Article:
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GM Foods - Good or Bad?

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GM Foods - Good or Bad? Humans have been modifying their food for thousands of years. Until the 20th century, this had to be done by breeding desirable characteristics into crops. This method requires a lot of effort and is rather imprecise. Genetic modification has enabled us to add qualities to crops that no amount of traditional breeding could. But in the 1960s, scientists made huge breakthroughs in their understanding of genetics. Many recognised that this new knowledge had the potential to revolutionise food production, creating huge benefits for the world. GM food promises to provide enormous benefits. Many modified crops could boost prosperity in the developing world and provide new choices for consumers. But there are huge risks involved in tampering with nature's code. GM foods could have unpredictable effects on the environment and on our health. ...read more.


Currently the only apparent benefits from growing GM crops are to the farming and biotechnology industries. Nonetheless it is true to say that this technology does have the potential to produce foods that could be of great consumer benefits such as: Tomatoes with increased vitamin content, food (such as peanuts) with reduced of no allergenicity, potatoes with higher starch content (which absorbs less oil when cooking), wheat with increased levels of folic acid to prevent spina bifida, wheat with increased fibre to reduce the risks of colon cancer, and rice with increased pro-vitamin A content to help combat blindness in rice-dependent developing companies. While gene technology has the potential to generate healthier foods, it could also provide crops that are designed to survive in harsh climates, or on land that has been rendered useless by high salt or mineral levels. ...read more.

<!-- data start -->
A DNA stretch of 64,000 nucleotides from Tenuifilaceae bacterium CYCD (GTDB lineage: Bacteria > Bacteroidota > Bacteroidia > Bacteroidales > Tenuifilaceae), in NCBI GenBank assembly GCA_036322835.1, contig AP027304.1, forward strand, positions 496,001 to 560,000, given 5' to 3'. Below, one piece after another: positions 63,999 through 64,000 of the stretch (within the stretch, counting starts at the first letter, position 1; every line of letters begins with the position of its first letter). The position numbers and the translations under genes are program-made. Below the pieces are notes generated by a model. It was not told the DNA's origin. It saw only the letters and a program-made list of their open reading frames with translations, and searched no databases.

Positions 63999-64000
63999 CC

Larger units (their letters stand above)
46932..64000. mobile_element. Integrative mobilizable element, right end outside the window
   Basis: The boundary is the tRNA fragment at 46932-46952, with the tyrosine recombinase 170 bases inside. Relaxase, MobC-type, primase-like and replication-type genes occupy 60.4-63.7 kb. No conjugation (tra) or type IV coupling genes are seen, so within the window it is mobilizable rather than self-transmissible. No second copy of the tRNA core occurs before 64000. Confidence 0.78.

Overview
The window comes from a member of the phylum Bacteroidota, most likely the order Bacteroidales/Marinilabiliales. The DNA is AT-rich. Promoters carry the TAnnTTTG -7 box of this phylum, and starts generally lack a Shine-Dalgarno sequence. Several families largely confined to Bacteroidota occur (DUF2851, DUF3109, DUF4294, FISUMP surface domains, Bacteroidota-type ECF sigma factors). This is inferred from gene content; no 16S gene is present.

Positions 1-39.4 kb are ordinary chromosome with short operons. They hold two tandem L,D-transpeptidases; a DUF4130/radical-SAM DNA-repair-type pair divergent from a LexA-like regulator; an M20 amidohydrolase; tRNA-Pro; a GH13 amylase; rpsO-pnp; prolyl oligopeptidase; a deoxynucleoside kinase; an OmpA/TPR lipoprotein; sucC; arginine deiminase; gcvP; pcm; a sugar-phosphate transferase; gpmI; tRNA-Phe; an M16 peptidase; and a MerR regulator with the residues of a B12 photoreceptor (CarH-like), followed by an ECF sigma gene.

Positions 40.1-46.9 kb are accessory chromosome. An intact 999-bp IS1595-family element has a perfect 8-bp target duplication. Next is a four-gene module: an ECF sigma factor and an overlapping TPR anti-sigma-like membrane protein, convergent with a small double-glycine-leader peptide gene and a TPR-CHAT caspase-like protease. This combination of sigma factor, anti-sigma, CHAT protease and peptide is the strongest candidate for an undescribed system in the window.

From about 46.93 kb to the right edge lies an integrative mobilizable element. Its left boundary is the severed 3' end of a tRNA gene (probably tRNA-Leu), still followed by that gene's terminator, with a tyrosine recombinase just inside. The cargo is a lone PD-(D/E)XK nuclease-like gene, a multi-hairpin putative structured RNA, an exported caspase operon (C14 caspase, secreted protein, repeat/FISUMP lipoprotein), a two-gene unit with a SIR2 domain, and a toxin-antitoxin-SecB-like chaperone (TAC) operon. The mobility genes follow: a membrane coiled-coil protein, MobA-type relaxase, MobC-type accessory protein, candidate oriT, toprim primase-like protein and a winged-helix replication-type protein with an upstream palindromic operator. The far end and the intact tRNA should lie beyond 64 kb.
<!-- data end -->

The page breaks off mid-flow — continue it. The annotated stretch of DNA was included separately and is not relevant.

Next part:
Only a small fraction of the plant cells targeted with the new gene will actually incorporate that gene, it is difficult to identify altered cells. To combat this problem an antibiotic resistance gene marker is used, many concerns have been expressed about the possible transfer of antibiotic resistance genes to gut micro organisms which could reduce the efficiency of antibiotics as a treatment. Genetically modified foods differ from normal conventional foods in that it contains or is produced from genetically modified organisms. GM foods are subjected to an extensive range of analytical tests for food safety evaluation. Such tests include composition analysis, allergenicity tests, toxicological analysis, nutritional evaluation and many more. In my opinion, GM foods cannot be classed as wholly beneficial or not, they come with both their advantages and disadvantages. It is simply up to the individual whether the choose to opt for this new-found technology, or to stick with conventional food. Kerry Phillips. 8th March 2005. 12.9 General Studies. 1 An Introduction to GM Foods. ...read more.

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